Fashion

Jordan Dalah’s Avant-Garde Resort ‘23 Collection Is Proving His Prowess On The International Stage

From little things, big things grow.

By Ava Gilchrist
Every few years, a designer emerges from obscurity to go on and define a generation, transcending the style and aesthetics of the period to forge their own unique fashion footprint. Jordan Dalah is one of them.
Dalah is part of a new vanguard of Australian designers who will soon be fashion leaders and pioneers on the international stage.
Of course, Australian design isn't as recognised and celebrated on a global scale when compared to our American and European counterparts.
However, Dalah possesses the distinct ability to combine Australian optimism, raw materials and fearless innovation with European craftsmanship and distinct elevated aesthetic —a skill which can be attributed to his time at Central Saint Martins.
For Dalah's Resort '23 collection presentation at AAFW 2022 (created in tandem with Glenfiddich's Grand Series portfolio, Grande Couronne), the show which could have easily been mistaken for the bass-thumping, fast-paced runways at London Fashion Week, similarities can easily be drawn between his approach to design and that of stalwarts like Demna Gvasalia, Simon Porte Jacquemus and Richard Quinn.
The collection saw Dalah expand on his existing vocabulary of voluminous silhouettes, signature hemlines and avant garde expressionism by returning to his Australian roots with designs that are fit for prêt-à-porter release.
Rather than leaning on Carriageworks distinct brutalist surroundings, Dalah transformed a gallery into a blank canvas. Camping chairs lined the front row, some equipped with cooler arm chairs and others with stubby holders, with clothing pegs and eucalyptus tones featured on the runway—it can't get more Australian than that.
Dalah's muse and brother's girlfriend, Georgia Fowler, opened the show, in a stripped back look, wearing a white tank top (the fashion must have at the moment) with an asymmetrical black peplum mini skirt.
Throughout the collection, we saw variations of this protruding mini in 80s gingham prints and metallic colourways. The show's styling, which is courtesy of Charlotte Agnew, certainly provided sartorial inspiration for the cooler months ahead. A Y2K bralette over the top of a puff sleeved shirt Or a pistachio coloured pantihose over pants, don't mind if we do.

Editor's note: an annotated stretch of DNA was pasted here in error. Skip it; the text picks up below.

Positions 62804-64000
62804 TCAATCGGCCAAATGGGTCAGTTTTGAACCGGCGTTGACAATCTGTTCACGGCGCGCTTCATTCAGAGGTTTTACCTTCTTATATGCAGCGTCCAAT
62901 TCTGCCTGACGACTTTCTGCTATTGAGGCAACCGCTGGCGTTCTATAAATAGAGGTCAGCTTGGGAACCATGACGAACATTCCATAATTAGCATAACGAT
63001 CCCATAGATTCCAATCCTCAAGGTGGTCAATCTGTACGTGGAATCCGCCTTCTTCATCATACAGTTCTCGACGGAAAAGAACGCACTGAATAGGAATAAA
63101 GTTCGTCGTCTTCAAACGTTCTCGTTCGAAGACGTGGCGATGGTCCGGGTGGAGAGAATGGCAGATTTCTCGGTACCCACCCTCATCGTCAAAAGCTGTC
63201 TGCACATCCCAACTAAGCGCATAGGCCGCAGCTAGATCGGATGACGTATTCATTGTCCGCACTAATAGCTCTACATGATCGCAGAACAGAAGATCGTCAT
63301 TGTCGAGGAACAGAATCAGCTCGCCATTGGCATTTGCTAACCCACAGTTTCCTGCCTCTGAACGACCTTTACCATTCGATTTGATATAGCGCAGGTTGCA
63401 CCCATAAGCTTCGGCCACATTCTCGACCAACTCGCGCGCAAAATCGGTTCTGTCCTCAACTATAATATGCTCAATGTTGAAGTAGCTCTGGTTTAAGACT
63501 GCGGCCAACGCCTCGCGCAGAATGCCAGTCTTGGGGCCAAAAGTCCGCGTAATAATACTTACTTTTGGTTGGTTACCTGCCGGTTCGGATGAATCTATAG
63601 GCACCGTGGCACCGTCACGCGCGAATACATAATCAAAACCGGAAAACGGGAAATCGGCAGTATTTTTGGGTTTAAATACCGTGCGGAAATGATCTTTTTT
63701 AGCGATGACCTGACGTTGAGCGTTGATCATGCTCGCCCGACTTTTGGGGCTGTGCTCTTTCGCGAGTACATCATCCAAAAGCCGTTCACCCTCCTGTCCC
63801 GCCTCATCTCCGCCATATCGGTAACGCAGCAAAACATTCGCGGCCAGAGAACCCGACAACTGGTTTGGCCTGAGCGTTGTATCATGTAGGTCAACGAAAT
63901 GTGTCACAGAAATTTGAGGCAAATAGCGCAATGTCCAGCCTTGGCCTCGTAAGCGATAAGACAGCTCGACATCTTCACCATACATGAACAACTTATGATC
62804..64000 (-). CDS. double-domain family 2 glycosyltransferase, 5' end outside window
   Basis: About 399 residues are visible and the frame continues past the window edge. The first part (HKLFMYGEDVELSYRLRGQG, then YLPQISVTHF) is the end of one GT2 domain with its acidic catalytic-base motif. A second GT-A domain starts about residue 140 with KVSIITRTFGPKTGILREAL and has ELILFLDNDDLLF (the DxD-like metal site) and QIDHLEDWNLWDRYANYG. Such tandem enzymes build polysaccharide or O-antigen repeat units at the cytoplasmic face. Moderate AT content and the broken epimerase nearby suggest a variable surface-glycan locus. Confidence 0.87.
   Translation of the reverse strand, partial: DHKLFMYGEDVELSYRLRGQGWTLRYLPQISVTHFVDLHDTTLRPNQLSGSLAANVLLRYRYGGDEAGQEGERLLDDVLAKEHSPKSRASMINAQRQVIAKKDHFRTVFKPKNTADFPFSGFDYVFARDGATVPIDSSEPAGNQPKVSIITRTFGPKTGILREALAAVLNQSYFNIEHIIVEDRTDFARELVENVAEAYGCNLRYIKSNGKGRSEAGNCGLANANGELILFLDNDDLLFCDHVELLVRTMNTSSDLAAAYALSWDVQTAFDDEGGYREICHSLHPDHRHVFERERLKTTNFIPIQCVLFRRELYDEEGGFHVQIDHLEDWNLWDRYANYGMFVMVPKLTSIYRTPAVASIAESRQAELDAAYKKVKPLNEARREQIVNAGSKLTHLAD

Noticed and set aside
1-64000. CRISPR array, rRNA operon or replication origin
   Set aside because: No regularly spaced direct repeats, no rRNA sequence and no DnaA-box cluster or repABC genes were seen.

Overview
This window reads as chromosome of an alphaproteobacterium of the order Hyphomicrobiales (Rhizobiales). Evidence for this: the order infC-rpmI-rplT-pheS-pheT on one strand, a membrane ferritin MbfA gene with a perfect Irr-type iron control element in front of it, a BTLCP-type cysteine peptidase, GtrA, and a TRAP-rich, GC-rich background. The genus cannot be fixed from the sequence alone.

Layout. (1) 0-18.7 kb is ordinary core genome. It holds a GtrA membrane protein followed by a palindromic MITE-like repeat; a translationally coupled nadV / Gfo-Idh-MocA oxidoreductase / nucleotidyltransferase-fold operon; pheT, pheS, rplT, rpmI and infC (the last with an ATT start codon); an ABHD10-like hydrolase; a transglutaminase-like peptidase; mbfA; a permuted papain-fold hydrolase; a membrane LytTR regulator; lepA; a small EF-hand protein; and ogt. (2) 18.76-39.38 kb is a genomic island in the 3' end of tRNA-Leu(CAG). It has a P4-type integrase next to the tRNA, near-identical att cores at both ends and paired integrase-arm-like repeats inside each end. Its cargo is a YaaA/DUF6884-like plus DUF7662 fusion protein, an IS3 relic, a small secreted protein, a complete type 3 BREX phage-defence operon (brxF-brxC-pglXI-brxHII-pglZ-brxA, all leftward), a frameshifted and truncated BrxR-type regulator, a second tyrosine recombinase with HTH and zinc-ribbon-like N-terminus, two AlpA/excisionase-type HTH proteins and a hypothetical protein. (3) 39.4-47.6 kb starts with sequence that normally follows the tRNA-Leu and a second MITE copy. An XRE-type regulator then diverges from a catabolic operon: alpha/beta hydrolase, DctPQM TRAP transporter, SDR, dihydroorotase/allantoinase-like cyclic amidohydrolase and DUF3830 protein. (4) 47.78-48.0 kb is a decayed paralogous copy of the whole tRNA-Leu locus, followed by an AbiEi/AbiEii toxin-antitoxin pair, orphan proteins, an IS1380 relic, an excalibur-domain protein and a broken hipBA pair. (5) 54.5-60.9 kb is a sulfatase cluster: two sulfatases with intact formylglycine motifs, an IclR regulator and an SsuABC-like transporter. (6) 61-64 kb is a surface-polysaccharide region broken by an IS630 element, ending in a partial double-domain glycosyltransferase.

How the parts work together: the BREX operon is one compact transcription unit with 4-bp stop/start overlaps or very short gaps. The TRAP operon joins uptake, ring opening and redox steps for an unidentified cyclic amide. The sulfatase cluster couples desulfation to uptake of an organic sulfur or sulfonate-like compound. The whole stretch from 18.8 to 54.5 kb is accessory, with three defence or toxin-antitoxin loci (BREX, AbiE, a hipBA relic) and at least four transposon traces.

The collections magnus opus came in the form of two ultra-wide maxi dresses with trains for days. While these pieces looked hard to navigate in, the aesthetics alone was enough to leave us wanting more.
Despite this being Dalah's second year presenting at AAFW and his studio still certainly in it's infancy, it's delivering nothing short of high-fashion meets grand couturier meets avant garde editorial realness.
While the fierce collection was a feast for the eyes, there were murmurs circulating the style set regarding the wearability and functionality of some of his more extravagant garments. In a post pandemic world, can a designer really rely on a purley editorial play or is there a need for a diffused, ready to wear offering?
In Dalah's case, the former is his bread and butter, however as he has already proven that he's on to a winner with these signature silhouettes. This year alone, he's created two collections, along with being nominated for the 2022 Woolmark Prize. Just as the fashion world is calling Dalah to greatness, we're beckoning for more. For the club kids' sake at least.
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  • undefined: Ava Gilchrist